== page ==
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Last Seen Alive Review

Ex-wives and last men standing mark another floundering Gerard Butler film held together on charm and charm alone. Last Seen Alive is not a warning which draws attention to a missing Will Spann (Butler), far from it, although Butler seems dead on arrival for this one. There he goes, chewing up scenery like no other. A hero in waiting, the buttons of his shirt slowly and assuredly popping off, the lower they go the more chest hair on view, and thus the climax of action-packed spectacle and Jaimie Alexander-starring momentum is drawn. On paper, this Brian Goodman-directed feature sounds stripped back for a Butler action flick. A missing loved one, a race against time to extract her from a gang or hiding hole. But this is Butler, a man whose attempted jaunt home in Plane is scuppered by militias and memories of old.  

Last Seen Alive portrays that and a subtle knock at the true crime genre with assured aggrievances. Of course, the problem with all this – or not necessarily the problem but the root trouble of action genre pieces currently – is the routine details which spill from a straight-to-streaming piece. Such is the Alexander curse when removed from Thor features. Although there is time to recuperate, and her performances in both Last Seen Alive and The Minute You Wake Up Dead are of admirably standard quality for this sort of feature, a pairing of the two would make for a tremendously dull experience. Jittering set pieces and the expectations reaching rock bottom, Last Seen Alive is a shameful waste of two talented leads. Butler on a good day can maintain these features, but when it runs on as a bootleg feature-length episode of NCIS, the characters and concepts diminish rapidly.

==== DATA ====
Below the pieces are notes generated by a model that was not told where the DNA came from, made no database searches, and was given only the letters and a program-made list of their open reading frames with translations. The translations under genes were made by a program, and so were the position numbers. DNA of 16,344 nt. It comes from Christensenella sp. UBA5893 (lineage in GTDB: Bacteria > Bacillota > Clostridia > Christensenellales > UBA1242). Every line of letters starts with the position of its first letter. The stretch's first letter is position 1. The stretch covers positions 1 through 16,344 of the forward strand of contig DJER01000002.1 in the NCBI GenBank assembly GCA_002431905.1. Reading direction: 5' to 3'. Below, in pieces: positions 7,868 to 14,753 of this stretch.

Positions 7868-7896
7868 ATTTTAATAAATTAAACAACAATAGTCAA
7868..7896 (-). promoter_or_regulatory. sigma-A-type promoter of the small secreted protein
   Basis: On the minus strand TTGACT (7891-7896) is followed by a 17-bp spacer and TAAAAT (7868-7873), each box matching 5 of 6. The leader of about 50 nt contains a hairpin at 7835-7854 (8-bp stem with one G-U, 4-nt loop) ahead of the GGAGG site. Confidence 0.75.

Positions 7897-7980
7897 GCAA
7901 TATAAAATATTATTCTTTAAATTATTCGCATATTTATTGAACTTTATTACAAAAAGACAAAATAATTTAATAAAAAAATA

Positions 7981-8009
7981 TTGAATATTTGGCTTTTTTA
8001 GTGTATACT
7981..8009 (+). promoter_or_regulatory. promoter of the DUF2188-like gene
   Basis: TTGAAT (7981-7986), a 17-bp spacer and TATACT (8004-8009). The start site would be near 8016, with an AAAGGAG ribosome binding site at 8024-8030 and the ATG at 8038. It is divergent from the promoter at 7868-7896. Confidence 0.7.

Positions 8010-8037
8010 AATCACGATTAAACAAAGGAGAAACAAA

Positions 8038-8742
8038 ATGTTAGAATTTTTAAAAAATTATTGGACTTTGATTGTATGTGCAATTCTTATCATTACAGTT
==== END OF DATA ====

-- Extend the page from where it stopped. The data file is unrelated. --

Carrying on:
Plenty of shouting and swearing, but not too much shooting. Butler does beat up a balding meth addict with a crowbar, imitating the terrible admissions Liam Neeson made in the press junkets for Cold Pursuit. Inspiration strikes from the darkest of places, it would seem. Either way, these shaky camera settings, the grisly moments which see Butler chase down a fellow named Frank, are dull but held together by the simple fact of Spann being an absolute tool of a lead. He unconvincingly staggers through the woods, desperately attempting to convince henchmen and the like that his random appearance, sweating and bruised in the woods, is completely natural and harmless. Last Seen Alive has bits of those hilarious interactions intact although playing them straight is a hard-fought battle.  

A losing battle, too. Butler is still the firm hand, a last action hero as it were and is rounding up as many pieces of the puzzle as he can. But he finds himself paddling while Goodman and writer, Marc Frydman, are out of their depth. There they drown in the sweaty horrors of backwater hunting; meth labs and the like are found with a real lack of attention to detail. Last Seen Alive could be a true crime adaptation peddled by Starz or FXX, for its budget, is spent upon the arrival of a grizzled, half-heartedly interested Butler. Too small a setting for big moments of action-packed heroism, too unfocused to manipulate the emotions. Massage it a little further and there it is, something worth witnessing. Not this one, not this time.  

Ewan Gleadow
Ewan Gleadow
Editor in Chief at Cult Following | News and culture journalist at Clapper, Daily Star, NewcastleWorld, Daily Mirror | Podcast host of (Don't) Listen to This | Disaster magnet

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